Rownd a Rownd in Menai Bridge
PUBLISHED: 11:14 23 March 2015 | UPDATED: 09:38 10 April 2015
Despite its impressive heritage, like the Thomas Telford Suspension Bridge and a promenade built by Belgian refugees, Menai Bridge is a town with assets that will take it into the future
Menai Bridge is a little gem: the Anglesey town is a treasure trove of local businesses, restaurants and fabulous scenery. This may not be common knowledge to us in Cheshire, but residents and the cast of a Welsh drama have been enjoying what this North Wales town has to offer for years.
‘Twenty years ago Menai Bridge was chosen as the location for the filming of Rownd a Rownd for several reasons,’ said Manon Lewis Owen and Cliff Jones, producers of the award-winning S4C series. ‘It is picturesque all year: the bridges and the Menai Straits form a stunning backdrop, and the diversity of resources Menai Bridge offers is unique. They range from a variety of restaurants and hotels, to bespoke artisan shops and the essential post office, hairdressers, banks and various offices.’
The set of the youth drama is in Dale Street, where they have converted a disused garage into a fake row of shops. School scenes are filmed in the town’s two local schools.
‘Our 100-strong cast and crew agree that they are very lucky to work in such a beautiful yet convenient place,’ they continued. ‘Residents and businesses are very supportive and are very proud that Rownd a Rownd is situated here.’
Another resident who has called Menai Bridge home for nearly two decades is Anthony Tavernor. Owner of the stunning Plas Cadnant estate, which is almost hidden in a secret valley, the former dairy farmer has lived in the town since 1996. However, when he bought this 200-acre estate, much of the property was derelict and the gardens were overgrown woodland – which is hard to imagine today. So why did he take on the challenge of restoring the estate to its former glory?
‘I was looking for a lifestyle change,’ said Anthony, originally from Weston, near Crewe. ‘This ticked all the boxes. I have always been interested in gardening, history and architecture, so it was all my hobbies in one. Over the years, the project has become a labour of love and my life’s ambition is to preserve what is here.’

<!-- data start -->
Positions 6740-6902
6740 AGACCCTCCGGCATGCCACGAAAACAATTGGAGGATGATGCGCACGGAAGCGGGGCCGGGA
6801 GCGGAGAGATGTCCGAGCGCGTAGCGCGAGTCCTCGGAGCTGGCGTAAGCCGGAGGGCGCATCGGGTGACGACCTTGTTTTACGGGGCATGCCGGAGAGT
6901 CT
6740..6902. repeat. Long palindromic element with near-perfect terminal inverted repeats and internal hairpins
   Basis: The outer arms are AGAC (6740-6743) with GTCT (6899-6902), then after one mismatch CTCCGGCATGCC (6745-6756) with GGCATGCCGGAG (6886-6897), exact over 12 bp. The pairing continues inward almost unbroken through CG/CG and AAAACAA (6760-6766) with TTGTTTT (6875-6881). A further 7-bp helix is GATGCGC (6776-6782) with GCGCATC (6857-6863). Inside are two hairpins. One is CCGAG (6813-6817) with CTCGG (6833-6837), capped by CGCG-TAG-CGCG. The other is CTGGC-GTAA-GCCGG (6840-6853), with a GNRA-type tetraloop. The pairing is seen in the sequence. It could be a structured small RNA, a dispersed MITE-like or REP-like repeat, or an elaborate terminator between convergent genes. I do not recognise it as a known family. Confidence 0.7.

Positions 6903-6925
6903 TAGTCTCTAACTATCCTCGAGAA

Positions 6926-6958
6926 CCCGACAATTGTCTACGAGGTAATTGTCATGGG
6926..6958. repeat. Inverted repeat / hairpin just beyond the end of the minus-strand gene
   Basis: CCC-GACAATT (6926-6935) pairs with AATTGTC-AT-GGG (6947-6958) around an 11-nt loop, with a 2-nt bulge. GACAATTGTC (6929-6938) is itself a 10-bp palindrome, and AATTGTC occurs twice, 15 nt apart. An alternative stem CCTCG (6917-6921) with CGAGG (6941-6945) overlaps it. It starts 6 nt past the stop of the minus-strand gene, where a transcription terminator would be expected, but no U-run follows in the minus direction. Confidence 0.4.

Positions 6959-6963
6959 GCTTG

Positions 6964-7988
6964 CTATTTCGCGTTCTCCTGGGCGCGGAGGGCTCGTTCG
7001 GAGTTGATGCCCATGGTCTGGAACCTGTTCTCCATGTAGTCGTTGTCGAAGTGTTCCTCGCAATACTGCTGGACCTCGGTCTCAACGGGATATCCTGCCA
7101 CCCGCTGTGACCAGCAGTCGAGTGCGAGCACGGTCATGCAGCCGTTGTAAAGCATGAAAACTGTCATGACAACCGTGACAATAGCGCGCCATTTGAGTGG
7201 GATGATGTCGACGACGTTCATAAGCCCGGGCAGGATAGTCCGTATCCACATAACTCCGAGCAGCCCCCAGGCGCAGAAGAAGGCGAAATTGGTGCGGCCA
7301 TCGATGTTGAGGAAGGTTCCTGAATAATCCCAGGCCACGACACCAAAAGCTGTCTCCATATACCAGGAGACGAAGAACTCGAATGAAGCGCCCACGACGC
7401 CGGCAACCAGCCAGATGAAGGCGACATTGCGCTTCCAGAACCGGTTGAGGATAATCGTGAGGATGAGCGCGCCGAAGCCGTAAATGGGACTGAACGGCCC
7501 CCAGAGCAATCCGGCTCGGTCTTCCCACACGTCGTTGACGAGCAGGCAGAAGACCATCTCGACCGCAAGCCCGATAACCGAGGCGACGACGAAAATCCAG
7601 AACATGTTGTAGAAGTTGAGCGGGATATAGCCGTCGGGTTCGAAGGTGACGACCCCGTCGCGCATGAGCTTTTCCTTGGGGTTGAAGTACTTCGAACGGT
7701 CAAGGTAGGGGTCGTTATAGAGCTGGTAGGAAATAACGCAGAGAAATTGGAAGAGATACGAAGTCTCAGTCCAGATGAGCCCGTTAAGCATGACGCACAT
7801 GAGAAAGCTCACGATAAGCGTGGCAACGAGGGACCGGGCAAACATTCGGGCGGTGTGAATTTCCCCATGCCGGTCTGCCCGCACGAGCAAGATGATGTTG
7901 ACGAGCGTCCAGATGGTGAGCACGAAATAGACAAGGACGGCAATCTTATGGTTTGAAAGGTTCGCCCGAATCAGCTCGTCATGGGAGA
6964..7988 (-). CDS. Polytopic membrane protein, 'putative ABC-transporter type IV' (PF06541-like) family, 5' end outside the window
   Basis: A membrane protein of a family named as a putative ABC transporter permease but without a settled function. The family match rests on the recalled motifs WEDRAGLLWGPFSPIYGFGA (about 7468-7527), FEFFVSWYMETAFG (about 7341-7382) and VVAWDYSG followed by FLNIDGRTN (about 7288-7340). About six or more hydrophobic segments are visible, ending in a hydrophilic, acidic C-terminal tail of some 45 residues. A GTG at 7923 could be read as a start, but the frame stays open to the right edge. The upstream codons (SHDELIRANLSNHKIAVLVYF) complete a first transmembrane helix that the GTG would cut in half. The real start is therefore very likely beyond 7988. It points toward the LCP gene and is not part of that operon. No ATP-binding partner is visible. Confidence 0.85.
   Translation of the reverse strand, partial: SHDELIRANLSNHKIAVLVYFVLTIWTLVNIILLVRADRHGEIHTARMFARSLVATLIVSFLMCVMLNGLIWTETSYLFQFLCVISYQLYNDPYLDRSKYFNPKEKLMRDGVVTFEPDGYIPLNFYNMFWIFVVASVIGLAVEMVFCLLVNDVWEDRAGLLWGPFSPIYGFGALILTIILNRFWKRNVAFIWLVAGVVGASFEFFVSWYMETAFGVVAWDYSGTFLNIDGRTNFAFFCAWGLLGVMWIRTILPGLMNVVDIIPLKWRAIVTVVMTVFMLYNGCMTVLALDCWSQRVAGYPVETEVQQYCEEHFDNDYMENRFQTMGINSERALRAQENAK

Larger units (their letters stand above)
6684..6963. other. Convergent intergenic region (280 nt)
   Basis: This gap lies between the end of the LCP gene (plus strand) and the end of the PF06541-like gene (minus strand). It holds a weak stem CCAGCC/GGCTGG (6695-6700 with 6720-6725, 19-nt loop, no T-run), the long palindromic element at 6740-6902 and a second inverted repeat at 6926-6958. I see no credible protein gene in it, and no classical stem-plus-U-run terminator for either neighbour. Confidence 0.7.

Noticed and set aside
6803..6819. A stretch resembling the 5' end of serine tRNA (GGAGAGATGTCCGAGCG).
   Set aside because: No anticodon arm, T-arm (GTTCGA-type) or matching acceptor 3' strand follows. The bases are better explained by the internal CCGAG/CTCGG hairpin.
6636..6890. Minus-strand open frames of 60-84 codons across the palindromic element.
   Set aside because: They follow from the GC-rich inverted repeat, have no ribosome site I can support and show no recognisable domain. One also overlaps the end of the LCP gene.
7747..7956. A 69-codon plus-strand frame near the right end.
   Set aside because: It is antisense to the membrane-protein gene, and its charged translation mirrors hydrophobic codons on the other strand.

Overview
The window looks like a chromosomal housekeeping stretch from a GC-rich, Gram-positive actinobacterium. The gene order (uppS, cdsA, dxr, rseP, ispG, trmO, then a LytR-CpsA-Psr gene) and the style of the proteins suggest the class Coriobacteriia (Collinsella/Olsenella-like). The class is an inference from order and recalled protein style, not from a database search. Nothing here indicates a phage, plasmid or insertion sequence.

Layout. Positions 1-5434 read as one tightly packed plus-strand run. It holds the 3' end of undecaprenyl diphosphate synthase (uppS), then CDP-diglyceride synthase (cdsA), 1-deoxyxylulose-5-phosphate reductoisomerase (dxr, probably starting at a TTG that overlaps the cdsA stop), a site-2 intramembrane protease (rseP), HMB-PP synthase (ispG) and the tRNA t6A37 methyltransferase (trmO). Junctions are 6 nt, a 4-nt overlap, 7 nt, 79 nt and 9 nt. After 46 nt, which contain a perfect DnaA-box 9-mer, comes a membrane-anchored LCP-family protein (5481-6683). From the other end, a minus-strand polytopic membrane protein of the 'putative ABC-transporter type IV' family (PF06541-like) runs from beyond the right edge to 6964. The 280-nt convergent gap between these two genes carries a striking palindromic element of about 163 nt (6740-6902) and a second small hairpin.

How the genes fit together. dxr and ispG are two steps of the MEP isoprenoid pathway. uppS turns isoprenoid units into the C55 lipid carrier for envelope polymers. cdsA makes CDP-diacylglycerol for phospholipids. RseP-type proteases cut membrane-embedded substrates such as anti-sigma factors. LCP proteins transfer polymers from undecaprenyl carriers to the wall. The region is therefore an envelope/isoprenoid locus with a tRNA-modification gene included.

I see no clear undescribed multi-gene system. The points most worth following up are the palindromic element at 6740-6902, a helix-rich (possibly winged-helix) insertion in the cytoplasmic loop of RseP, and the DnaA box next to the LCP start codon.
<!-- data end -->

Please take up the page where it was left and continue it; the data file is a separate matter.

The estate dates back to 1804, when the Georgian farmhouse Anthony calls home was built by John Price, an agent for the Marquis of Anglesey. Price had come into money after marrying a local heiress. The property and gardens thrived until the Second World War, when it fell into decline and resources dwindled. It was only when Anthony took Plas Cadnant under his wing that the grounds and buildings were transformed.
He has not only restored his own home, but also created five individual self-catering cottages in the Grade II listed outbuildings. Ranging from the old coach house to the garden cottage, these properties retain the character of their original purpose but have become a charming place for visitors to stay.
The ten acres of hidden gardens, opened to the public six years ago, include a walled garden with curving walls and pool, a secret valley garden with three waterfalls and river, and an upper woodland garden with stone outcrops and the remains of a 19th century folly. He has also added a visitors’ centre and tea room.
‘There is still a large section of garden that needs to be restored,’ said Anthony, who is also the President of the Menai Bridge and District Civic Society. ‘I want to make the whole estate sustainable into the future and survive beyond me. I don’t want it to be forgotten.’
‘We have people who visit us that say they have lived in Menai Bridge all their lives and never knew about Plas Cadnant,’ he continued. ‘Every month the gardens change and show something different, it’s fantastic now to share it with other people.’